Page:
Advice on dino outbreak


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Hi I'm asking for a freind of mine his tank is almost 2 years old and from what he says pretty much stable , he recently has been running way to much gfo and has had a nasty outbreak of dinos , it looks like reddish brown sludge with bubbles any advice would be appreciated thanks
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Queens, NY
have to out compete the fast growing dino with another species of algae, going to be tough. I went though dinoflaggelates in the fall, and replaced it with hair algae, of which I have lots of now. heh. Hair algae out competed the dino, and I think is easier to control, though normal methods. Personally using an algae scrubber now, and starting chaetomopha cultures now. if he can get macro algae culture going, without dino contamination, I think it would work also.


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sounds like your friend depleted his phosphates to 0 which would allow dinos to outbreak since the bacteria were thrown out of the redfield ratio for uptaking nutrients, i can't really recommend a treatment method specifically since to do that it will take a microscope with atleast 100x zoom to identify what strain of the 2400 strains that exist you are actually taking about. so in the meantime i suggest that he adds phosphates back to the tank, either by using sodium phosphate (preferred) or potassium phosphate (freshwater fertilizer phosphate) to get a reading of atleast .1 with nitrates preferably above 10.

now alot of people say their success lies with dosing h2o2 but id advise against that early on, for one simple reason, its bacteria that outcompete dinos in the long run, not microalgaes or macroalgaes. while they can outcompete dinos for available nutrients, its the stabilization of the bacterial colonies that help tanks stabilize in the long run. one method that works really well is the elegant corals regimine for dinoflagellates. i will link it here

if you go this route you MUST follow every direction absolutely, or the treatment will fail and possibly crash your tank if you misuse any of the dosing materials. however this has worked for me in my personal experience within 7 days all dinos are either severely cut back or diminished altogether.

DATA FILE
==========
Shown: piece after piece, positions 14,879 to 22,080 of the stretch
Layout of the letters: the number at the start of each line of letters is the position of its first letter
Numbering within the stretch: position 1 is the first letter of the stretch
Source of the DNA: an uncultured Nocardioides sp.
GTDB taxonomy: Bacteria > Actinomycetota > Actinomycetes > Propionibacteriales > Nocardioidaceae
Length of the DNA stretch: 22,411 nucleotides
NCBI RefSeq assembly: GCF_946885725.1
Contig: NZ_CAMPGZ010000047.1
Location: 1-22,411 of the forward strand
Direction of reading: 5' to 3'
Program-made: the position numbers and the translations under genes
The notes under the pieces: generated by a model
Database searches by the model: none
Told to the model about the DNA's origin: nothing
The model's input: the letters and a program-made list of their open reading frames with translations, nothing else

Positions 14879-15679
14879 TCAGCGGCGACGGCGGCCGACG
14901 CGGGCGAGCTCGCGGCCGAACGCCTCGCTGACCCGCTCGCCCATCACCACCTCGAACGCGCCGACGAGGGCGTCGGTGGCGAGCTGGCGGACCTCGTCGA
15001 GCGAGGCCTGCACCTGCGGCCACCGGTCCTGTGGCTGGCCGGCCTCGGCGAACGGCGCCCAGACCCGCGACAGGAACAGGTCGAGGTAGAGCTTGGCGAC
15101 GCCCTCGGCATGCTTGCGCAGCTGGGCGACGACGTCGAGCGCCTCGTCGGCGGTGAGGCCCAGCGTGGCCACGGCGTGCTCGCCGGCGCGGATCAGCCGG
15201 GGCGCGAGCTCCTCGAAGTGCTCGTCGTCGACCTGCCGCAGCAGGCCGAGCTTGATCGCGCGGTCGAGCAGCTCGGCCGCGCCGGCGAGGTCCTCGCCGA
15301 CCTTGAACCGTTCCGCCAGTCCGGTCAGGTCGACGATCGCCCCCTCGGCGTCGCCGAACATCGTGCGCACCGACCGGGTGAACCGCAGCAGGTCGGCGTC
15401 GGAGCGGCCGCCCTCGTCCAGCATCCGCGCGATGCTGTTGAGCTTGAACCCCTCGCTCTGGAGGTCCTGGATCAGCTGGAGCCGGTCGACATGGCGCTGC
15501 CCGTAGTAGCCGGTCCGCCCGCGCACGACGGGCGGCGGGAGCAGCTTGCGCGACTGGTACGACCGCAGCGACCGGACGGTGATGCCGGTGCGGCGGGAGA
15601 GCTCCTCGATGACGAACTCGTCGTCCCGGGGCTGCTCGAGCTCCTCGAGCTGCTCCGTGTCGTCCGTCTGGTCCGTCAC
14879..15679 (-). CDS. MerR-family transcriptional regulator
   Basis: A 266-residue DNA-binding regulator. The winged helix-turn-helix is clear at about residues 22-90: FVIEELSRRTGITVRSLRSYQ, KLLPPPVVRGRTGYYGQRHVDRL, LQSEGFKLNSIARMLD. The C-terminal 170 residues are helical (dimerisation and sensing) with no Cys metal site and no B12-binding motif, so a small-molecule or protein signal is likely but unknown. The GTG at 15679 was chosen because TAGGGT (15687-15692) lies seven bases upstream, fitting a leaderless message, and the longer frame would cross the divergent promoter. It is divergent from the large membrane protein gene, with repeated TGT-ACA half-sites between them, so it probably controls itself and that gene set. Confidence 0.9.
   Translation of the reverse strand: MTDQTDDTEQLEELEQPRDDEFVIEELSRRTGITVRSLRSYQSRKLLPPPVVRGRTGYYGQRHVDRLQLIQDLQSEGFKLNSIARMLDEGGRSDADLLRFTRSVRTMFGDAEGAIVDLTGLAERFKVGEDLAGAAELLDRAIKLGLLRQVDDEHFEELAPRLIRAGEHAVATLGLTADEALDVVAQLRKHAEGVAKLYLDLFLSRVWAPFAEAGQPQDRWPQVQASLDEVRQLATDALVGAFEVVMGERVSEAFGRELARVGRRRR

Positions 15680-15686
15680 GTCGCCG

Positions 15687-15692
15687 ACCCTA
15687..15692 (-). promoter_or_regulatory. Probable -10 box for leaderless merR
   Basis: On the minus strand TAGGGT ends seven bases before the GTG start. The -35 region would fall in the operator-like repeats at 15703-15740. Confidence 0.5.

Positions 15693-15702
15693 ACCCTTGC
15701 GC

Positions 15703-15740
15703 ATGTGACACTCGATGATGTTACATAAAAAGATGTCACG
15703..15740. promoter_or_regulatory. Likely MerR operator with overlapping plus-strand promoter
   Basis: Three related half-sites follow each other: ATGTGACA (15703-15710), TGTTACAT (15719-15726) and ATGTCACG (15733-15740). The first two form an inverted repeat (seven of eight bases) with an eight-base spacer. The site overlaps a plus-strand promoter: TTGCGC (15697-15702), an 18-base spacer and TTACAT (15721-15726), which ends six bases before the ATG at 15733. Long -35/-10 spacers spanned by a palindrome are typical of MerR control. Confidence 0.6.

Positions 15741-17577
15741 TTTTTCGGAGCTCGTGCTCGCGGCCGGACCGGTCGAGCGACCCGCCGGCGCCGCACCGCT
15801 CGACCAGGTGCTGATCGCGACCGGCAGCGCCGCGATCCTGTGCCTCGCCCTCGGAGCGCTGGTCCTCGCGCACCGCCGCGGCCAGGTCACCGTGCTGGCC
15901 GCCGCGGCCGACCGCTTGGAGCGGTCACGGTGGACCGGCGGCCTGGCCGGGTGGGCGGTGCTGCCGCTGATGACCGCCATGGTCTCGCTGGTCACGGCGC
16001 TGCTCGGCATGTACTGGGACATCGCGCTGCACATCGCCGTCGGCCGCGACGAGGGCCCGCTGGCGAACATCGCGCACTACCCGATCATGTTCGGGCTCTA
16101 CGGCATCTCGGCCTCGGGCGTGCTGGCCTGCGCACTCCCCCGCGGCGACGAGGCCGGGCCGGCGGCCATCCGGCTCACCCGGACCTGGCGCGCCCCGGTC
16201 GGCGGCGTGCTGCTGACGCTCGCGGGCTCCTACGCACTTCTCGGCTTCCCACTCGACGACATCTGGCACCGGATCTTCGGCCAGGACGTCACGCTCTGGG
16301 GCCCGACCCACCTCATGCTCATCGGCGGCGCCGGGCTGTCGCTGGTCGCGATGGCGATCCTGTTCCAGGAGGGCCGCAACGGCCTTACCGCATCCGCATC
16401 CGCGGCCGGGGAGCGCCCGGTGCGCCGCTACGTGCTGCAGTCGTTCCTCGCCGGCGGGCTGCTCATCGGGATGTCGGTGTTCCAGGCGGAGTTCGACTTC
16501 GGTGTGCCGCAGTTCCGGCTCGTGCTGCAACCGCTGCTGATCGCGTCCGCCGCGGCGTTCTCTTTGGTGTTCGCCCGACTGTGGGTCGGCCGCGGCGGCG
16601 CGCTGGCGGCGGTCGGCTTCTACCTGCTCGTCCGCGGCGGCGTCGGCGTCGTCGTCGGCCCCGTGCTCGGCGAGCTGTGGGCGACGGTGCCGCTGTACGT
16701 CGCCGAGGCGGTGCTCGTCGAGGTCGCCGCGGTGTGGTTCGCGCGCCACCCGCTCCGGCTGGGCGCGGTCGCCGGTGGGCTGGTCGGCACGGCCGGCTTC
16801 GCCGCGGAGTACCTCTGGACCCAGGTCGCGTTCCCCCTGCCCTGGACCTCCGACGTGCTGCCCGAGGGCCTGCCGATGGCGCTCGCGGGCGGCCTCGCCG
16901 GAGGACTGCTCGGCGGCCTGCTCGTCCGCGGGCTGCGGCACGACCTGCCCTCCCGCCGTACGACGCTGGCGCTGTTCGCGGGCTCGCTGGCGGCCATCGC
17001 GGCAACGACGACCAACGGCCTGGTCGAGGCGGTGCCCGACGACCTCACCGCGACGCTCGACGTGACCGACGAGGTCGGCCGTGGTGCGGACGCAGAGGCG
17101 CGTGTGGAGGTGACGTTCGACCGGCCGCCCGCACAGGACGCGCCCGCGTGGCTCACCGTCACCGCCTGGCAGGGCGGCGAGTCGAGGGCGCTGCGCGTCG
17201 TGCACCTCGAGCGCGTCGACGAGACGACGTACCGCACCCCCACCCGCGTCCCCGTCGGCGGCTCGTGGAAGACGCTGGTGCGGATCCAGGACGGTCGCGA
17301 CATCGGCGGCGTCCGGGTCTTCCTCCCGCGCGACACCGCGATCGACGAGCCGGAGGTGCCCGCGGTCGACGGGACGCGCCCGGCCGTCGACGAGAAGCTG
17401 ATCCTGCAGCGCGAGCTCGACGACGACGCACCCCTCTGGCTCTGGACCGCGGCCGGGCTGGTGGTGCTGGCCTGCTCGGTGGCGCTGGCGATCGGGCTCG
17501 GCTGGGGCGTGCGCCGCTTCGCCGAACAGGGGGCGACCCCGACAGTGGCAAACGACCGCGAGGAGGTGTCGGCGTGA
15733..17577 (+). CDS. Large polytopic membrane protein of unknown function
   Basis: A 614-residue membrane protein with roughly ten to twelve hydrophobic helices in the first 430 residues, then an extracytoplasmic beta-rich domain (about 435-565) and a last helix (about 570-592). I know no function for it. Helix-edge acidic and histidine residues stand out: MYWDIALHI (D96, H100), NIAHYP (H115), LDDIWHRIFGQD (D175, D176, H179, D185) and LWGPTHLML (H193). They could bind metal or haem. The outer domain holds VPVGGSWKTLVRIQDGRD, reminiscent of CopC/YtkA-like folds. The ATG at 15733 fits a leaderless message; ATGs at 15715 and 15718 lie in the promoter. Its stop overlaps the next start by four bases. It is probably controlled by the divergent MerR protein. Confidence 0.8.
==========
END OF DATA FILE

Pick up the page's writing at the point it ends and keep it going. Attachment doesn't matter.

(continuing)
others use UV sterilization, but again, unless you know you have a free swimming version of dino all youd be doing is killing bacteria/algae that would otherwise compete against the dinos.

it is very important that while you may rid the dinos, you should be checking alk and nutrients specifically to make sure you stay above 7 alk and above 0 nitrate/phos for the weeks following, as any alk lower than 7 and depletion of nutrients will just lead to the problem starting all over again, dinos are always in every system, even zooxenthallae is technically a dinoflagellate, so the goal is to keep parameters stable not necessarily kill dinos.

all the best of luck to your friend


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Bergen County NJ
About 2 years ago I had a pretty bad outbreak of dinos which was undoubtedly brought on by a lack of maintenance.

Some family issues took precedence and my routine of water changes and maintenance went by the wayside. Weeks and sometimes months went in between my otherwise biweekly water change schedule. Additionally, red cyanobacteria crept up and only added to the disgusting mess that had become a once good looking reef.

After reading a lot of horror stories about how its a long road and pretty much unbeatable, I just figured I'll start up on my maintenance again.

I initially did a treatment or 2 of red slime remover back to back...and to my surprise it kinda worked. Didnt totally eradicate it, but it knocked it back alot. From there I changed my filter floss daily and did a 20% water change like every 5 or 6 days, eventually pushing it back to 10 days.

It took a while, like a few months a while, but it cleared up. Was it a coincidence or just good luck...I dont know. Alot of people have different approaches to eradicating dinos and I'm sure they all have some validity to them. Do some research on them, pick one and go with it. Just dont expect a rapid fix.

A little side note...about 7 years ago I was battling dinos in my first reef tank. New to the hobby and not the most knowledgeable in things, I took to youtube to remedy dino problem. After finding a video from a aquarium shop in the UK that treated dinos with hydrogen peroxide, I decided to give it a shot. Well after my first dose of the food grade hydrogen peroxide that was concentrated at fish instantly went belly up. To the surprise of many...which was vocalized by the comments posted on the YouTube video, the hydrogen peroxide was supposed to be diluted down to 3%. Apparently I wasnt alone in losing my fish..and very a many people were calling for this person's head. The poster immediately revised his video, stating he forgot to mention that it needed to be diluted.

Point your homework on any course of action you take before diving in.

Best of luck!!!